CBS Correspondent Lara Logan
WASHINGTON (WUSA) -- CBS News reports that one of its correspondents was sexually assaulted while covering a story in Egypt.
Lara Logan was covering the celebration following Hosni Mubarak's resignation on Friday when a mob broke out and she was separated from her crew. Then, she was beaten and sexually assaulted before a group of women and Egyptian soldiers saved her.
Below is the statement from CBS News:
On Friday February 11, the day Egyptian President Hosni Mubarak stepped down, CBS Correspondent Lara Logan was covering the jubilation in Tahrir Square for a 60 MINUTES story when she and her team and their security were surrounded by a dangerous element amidst the celebration. It was a mob of more than 200 people whipped into a frenzy.
In the crush of the mob, she was separated from her crew. She was surrounded and suffered a brutal and sustained sexual assault and beating before being saved by a group of women and an estimated 20 Egyptian soldiers. She reconnected with the CBS team, returned to her hotel and returned to the United States on the first flight the next morning. She is currently in the hospital recovering.
There will be no further comment from CBS News and Correspondent Logan and her family respectfully request privacy at this time.
The Committee to Protect Journalists -- a New York-based, nonprofit organization that works to safeguard press freedom worldwide -- also released a statement Tuesday about Logan, who is a CPJ board member. Below is part of the statement:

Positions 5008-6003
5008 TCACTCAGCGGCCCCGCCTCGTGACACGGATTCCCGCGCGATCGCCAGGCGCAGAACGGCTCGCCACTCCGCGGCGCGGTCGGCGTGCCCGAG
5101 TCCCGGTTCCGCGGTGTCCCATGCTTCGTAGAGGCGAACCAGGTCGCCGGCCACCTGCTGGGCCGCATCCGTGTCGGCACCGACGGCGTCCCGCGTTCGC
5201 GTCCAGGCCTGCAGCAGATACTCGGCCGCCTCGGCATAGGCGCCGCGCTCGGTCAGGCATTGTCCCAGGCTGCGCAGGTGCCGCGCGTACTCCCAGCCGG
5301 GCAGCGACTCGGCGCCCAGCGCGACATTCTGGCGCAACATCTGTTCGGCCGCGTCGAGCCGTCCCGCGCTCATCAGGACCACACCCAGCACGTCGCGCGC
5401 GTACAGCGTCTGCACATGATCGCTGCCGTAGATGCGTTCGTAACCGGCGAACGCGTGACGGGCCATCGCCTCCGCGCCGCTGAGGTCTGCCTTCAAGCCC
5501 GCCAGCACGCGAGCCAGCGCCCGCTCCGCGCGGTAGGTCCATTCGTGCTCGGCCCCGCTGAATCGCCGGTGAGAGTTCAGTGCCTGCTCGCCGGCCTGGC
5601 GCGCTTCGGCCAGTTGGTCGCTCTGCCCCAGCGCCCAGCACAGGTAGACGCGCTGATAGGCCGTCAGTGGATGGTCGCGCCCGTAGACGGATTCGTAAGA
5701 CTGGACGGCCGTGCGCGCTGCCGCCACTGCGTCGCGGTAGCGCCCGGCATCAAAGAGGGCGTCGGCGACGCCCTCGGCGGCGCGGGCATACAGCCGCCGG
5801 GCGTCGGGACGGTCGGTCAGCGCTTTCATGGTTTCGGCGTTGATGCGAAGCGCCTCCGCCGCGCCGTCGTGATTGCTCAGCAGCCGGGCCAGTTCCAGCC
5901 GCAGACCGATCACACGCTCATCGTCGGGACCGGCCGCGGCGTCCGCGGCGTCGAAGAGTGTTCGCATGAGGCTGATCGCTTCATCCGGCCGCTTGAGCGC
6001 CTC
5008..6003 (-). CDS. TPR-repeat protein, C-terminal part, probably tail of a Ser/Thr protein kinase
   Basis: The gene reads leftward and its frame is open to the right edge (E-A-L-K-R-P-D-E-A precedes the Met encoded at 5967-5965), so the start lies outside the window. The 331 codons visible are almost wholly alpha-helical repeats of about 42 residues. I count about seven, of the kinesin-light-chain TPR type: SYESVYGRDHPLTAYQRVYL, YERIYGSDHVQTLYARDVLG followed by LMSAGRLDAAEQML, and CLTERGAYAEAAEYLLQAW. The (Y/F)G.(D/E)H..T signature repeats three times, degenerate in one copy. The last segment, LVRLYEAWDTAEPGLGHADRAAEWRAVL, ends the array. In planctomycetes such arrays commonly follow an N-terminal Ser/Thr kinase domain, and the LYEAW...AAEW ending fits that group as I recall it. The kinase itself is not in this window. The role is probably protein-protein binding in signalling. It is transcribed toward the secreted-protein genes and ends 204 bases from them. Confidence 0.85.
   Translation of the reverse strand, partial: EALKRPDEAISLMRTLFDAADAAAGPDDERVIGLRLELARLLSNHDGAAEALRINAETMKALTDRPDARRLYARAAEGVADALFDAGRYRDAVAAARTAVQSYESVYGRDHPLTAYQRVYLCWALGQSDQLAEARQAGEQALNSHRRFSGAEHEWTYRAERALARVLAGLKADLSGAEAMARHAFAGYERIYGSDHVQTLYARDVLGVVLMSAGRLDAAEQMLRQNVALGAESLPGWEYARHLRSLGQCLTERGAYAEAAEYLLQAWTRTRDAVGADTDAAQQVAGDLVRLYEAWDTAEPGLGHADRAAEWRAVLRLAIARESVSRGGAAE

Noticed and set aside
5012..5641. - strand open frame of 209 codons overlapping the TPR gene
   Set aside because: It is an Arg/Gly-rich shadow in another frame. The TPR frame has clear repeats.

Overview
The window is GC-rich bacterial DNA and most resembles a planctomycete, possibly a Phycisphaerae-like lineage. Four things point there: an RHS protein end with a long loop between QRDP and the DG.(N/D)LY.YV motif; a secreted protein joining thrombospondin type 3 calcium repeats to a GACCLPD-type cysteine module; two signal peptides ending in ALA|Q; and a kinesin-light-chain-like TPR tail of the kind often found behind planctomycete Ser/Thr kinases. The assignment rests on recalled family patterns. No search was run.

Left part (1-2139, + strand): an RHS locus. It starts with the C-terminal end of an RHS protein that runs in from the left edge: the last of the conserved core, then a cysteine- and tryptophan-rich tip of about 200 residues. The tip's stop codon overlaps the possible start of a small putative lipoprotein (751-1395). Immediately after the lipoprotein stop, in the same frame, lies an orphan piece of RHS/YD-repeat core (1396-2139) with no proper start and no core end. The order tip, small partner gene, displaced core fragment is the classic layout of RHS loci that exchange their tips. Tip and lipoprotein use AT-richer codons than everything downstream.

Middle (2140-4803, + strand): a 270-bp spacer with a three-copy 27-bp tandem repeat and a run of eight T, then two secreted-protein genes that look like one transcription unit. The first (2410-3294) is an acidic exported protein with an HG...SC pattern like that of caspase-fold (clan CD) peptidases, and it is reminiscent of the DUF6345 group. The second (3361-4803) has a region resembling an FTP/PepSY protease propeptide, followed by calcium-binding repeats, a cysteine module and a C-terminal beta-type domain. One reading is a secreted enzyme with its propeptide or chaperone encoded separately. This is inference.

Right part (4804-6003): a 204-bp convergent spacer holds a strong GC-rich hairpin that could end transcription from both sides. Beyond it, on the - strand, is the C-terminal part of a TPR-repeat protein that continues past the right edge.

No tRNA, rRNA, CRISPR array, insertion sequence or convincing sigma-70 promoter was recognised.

"We have seen Lara's compassion at work while helping journalists who have faced brutal aggression while doing their jobs," CPJ Chairman Paul Steiger said. "She is a brilliant, courageous, and committed reporter. Our thoughts are with Lara as she recovers."
Logan joined the CPJ board in October 2008. That same year she spearheaded an effort to raise funds to pay for multiple surgeries for an injured Iraqi reporter, Jehad Ali, whom she befriended while reporting in Iraq. Ali eventually made a full recovery. Logan currently serves on CPJ's Journalist Assistance Committee, which oversees the program that provides financial and other support to journalists around the world who have been victims of violence and repression.
According to her CBS News biography, Logan has reported from war zones for the past 18 years. She has been CBS News chief foreign correspondent since February 2006 and became a correspondent for "60 Minutes" the same year.